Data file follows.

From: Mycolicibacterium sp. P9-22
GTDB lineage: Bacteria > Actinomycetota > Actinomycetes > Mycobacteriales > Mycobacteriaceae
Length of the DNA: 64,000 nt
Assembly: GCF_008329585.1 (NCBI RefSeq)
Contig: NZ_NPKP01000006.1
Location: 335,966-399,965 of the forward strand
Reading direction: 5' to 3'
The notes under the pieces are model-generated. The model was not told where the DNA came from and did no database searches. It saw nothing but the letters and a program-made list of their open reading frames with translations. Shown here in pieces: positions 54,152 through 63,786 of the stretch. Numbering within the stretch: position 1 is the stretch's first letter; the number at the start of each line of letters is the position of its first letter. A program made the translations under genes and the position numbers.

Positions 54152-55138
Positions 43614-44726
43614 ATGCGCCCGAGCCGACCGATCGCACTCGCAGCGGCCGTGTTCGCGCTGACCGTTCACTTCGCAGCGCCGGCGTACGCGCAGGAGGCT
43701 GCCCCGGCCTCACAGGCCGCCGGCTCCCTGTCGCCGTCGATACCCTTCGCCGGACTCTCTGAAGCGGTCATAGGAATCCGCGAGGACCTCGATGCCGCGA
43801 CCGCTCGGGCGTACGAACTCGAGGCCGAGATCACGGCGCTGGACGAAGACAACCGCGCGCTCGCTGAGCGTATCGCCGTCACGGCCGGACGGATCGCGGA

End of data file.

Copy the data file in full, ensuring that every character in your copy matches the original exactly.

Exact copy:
From: Mycolicibacterium sp. P9-22
GTDB lineage: Bacteria > Actinomycetota > Actinomycetes > Mycobacteriales > Mycobacteriaceae
Length of the DNA: 64,000 nt
Assembly: GCF_008329585.1 (NCBI RefSeq)
Contig: NZ_NPKP01000006.1
Location: 335,966-399,965 of the forward strand
Reading direction: 5' to 3'
The notes under the pieces are model-generated. The model was not told where the DNA came from and did no database searches. It saw nothing but the letters and a program-made list of their open reading frames with translations. Shown here in pieces: positions 54,152 through 63,786 of the stretch. Numbering within the stretch: position 1 is the stretch's first letter; the number at the start of each line of letters is the position of its first letter. A program made the translations under genes and the position numbers.

Positions 54152-55138
Positions 43614-44726
43614 ATGCGCCCGAGCCGACCGATCGCACTCGCAGCGGCCGTGTTCGCGCTGACCGTTCACTTCGCAGCGCCGGCGTACGCGCAGGAGGCT
43701 GCCCCGGCCTCACAGGCCGCCGGCTCCCTGTCGCCGTCGATACCCTTCGCCGGACTCTCTGAAGCGGTCATAGGAATCCGCGAGGACCTCGATGCCGCGA
43801 CCGCTCGGGCGTACGAACTCGAGGCCGAGATCACGGCGCTGGACGAAGACAACCGCGCGCTCGCTGAGCGTATCGCCGTCACGGCCGGACGGATCGCGGA